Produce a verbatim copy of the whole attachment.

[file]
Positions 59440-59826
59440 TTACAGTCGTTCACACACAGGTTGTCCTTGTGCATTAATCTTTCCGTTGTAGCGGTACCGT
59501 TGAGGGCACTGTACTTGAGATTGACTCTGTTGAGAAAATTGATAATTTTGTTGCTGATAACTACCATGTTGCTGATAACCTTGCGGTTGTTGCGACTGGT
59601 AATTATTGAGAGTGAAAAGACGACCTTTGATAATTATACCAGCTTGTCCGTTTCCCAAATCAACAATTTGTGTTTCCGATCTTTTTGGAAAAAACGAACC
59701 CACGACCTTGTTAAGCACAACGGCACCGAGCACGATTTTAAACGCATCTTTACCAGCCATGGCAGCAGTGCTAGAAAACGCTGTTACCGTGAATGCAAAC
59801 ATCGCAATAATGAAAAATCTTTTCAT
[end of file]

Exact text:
Positions 59440-59826
59440 TTACAGTCGTTCACACACAGGTTGTCCTTGTGCATTAATCTTTCCGTTGTAGCGGTACCGT
59501 TGAGGGCACTGTACTTGAGATTGACTCTGTTGAGAAAATTGATAATTTTGTTGCTGATAACTACCATGTTGCTGATAACCTTGCGGTTGTTGCGACTGGT
59601 AATTATTGAGAGTGAAAAGACGACCTTTGATAATTATACCAGCTTGTCCGTTTCCCAAATCAACAATTTGTGTTTCCGATCTTTTTGGAAAAAACGAACC
59701 CACGACCTTGTTAAGCACAACGGCACCGAGCACGATTTTAAACGCATCTTTACCAGCCATGGCAGCAGTGCTAGAAAACGCTGTTACCGTGAATGCAAAC
59801 ATCGCAATAATGAAAAATCTTTTCAT